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February 16, 2010
Cynthia Haven, Stanford News Service: (650) 724-6184, email@example.com
As a teenager in the mid-1960s, Gregory Freidin moved with his family to a rough side of Moscow, to what he described as a neighborhood notorious "for its Jewish thieves, counterfeiters and dealers in stolen goods." He had entered "the Jewish underworld." In short, the Soviet kid discovered Isaac Babel's world.
Freidin is now perhaps the world's foremost scholar on Babel, the Russian-Jewish short story writer, playwright and journalist. He is throwing a spotlight on the writer who described the horrors of war and the gangsters of Odessa with trademark irony and acute observation.
Freidin, professor of Slavic languages and literatures, has edited two recently published books, The Enigma of Isaac Babel (Stanford University Press) and Isaac Babel's Selected Writings (Norton). Freidin is currently working on the first biography of Babel, A Jew on Horseback, to be published by Stanford University Press.
Freidin ran across the "Odessa Stories" by Babel – the author who was born in 1894 and disappeared during the Stalin years – about the same time Freidin's family changed neighborhoods in Moscow. He immediately recognized the familiar milieu "of Jews who did not shrink from violence."
"He created archetypal stories about modern Jewish childhood, about intellectuals and violence, the violence that accompanied Russia's transition to modernity and the revolution in which Russia's Jews were both uplifted and victimized," said Freidin.
Babel's reach is farther than generally supposed. “These archetypal stories have inspired some of the best American writers” – Grace Paley, Philip Roth, Bernard Malamud, Saul Bellow among them – as well as such filmmakers as Ken Russell (in his Gustav Mahler) and most recently David Simon (Generation Kill).
Initially, Babel's very different take on Russian Jews impressed the Moscow teenager – "a verbal image of a pugnacious gangster with style." The image was at odds with the professional milieu of Freidin's family. In postwar Russia, when the state incited anti-Semitism and imposed quotas, Jews tended to be quiet and preferred to be unnoticed. Not so in Freidin's noisy neighborhood, nor in Babel's.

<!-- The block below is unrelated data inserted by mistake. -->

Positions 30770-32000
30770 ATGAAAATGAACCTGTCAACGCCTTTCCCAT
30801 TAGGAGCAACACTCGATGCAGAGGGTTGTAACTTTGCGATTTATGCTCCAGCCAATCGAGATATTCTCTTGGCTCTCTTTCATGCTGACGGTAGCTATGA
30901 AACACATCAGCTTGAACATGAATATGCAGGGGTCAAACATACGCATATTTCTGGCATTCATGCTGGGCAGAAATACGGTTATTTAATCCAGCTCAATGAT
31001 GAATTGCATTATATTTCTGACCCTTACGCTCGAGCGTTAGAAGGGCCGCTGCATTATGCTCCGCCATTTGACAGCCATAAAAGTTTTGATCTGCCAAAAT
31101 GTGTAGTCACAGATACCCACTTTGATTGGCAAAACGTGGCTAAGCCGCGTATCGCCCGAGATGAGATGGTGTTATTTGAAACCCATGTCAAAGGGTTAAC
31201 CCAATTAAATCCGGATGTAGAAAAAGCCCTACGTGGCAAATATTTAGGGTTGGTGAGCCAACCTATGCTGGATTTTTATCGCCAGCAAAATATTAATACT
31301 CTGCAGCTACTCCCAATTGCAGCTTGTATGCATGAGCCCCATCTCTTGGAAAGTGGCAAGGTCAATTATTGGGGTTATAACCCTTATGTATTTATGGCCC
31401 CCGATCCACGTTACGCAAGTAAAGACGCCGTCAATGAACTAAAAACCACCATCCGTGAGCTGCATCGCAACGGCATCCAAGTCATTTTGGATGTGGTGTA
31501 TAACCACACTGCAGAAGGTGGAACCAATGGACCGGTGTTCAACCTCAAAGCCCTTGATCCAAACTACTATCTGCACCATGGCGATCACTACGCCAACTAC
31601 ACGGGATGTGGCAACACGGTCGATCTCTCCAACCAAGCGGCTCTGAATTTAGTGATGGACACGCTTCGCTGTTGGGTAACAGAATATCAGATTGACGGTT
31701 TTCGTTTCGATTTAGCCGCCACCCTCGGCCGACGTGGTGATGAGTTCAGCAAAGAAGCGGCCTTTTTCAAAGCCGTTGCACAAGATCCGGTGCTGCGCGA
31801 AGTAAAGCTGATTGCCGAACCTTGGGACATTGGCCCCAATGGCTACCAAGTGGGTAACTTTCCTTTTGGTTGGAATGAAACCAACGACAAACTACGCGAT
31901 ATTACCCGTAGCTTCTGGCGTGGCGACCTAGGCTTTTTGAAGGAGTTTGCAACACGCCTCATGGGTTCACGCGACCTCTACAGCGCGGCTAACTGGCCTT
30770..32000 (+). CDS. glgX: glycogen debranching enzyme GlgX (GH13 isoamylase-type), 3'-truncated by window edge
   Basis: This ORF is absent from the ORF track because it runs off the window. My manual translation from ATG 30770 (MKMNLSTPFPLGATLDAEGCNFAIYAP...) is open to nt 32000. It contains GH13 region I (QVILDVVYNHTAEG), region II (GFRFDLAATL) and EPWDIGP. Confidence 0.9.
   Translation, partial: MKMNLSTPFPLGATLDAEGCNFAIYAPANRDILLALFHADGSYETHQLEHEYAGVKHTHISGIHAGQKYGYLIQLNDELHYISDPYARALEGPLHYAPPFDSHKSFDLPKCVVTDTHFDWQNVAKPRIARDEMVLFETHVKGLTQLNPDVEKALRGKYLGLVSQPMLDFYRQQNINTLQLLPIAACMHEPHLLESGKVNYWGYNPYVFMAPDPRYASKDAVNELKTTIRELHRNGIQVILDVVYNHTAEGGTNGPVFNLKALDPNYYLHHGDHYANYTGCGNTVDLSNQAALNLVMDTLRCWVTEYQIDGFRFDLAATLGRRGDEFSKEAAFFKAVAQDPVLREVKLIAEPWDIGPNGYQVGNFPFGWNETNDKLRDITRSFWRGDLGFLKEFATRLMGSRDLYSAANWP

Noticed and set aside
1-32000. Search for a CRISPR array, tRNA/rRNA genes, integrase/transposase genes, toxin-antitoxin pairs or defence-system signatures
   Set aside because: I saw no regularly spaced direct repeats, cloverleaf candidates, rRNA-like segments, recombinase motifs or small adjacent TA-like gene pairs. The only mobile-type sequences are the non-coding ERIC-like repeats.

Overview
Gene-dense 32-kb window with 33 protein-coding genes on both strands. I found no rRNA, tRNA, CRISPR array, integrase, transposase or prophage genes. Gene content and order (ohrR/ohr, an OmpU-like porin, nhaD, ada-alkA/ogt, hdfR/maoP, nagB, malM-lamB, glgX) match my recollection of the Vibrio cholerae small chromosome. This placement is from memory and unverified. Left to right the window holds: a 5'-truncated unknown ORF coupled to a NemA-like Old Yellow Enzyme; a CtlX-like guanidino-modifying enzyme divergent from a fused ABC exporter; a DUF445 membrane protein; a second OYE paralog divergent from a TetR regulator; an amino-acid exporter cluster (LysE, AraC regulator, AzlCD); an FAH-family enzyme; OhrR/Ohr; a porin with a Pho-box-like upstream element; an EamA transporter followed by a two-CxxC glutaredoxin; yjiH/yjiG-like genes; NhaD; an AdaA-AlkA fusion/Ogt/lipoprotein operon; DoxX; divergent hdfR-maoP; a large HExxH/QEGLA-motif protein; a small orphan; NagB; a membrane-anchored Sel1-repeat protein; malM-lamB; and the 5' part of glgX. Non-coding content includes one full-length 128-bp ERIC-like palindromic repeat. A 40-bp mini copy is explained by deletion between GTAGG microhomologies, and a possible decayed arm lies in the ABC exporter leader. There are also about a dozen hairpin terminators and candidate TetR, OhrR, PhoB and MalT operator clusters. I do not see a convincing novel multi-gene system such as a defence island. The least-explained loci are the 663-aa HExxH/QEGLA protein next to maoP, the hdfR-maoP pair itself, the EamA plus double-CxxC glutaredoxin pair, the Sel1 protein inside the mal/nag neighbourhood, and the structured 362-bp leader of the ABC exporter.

The writer Cynthia Ozick wrote, "The breadth and scope of his social compass enabled him to see through the eyes of peasants, soldiers, priests, rabbis, children, artists, actors, women of all classes. He befriended whores, cabdrivers, jockeys; he knew what it was like to be penniless, to live on the edge and off the beaten track."
In the Soviet Union, Freidin's generation, coming of age after Stalin's death, tried to recapture the world on the other side of the hill of Stalinism – "reviving it, recovering it, restoring it, trying to understand it, and going far beyond what Soviet cultural policy allowed."
Decades would pass, however, before Freidin, who came to the United States in 1971, made Babel a focus of his scholarship. Now he calls him "a writer's writer": "As you follow him, you are changing optics so many times," said Freidin.
"Babel is a writer who forces you to confront yourself," said Freidin. "Babel makes art out of unsettling your point of view by irony. You have to follow his game and test your own ability to follow his ironic twists and turns."
The violence in this pacifist writer continues to fascinate Freidin: "He was probably, to my mind, the greatest writer to portray violence, as it were, without judgment – and at the same time show its horror, and beauty, and the great pleasure people get from violence, while somehow sneaking in his pacifism as well."
Lionel Trilling agreed, writing in his famous 1955 essay, "The Forbidden Dialectic": "The stories were touched with cruelty. They were about violence of the most extreme kind, yet they were composed with a striking elegance and precision of objectivity, and also with a kind of lyric joy, so that one could not at once know just how the author was responding to the brutality he recorded, whether he thought it good or bad, justified or not justified."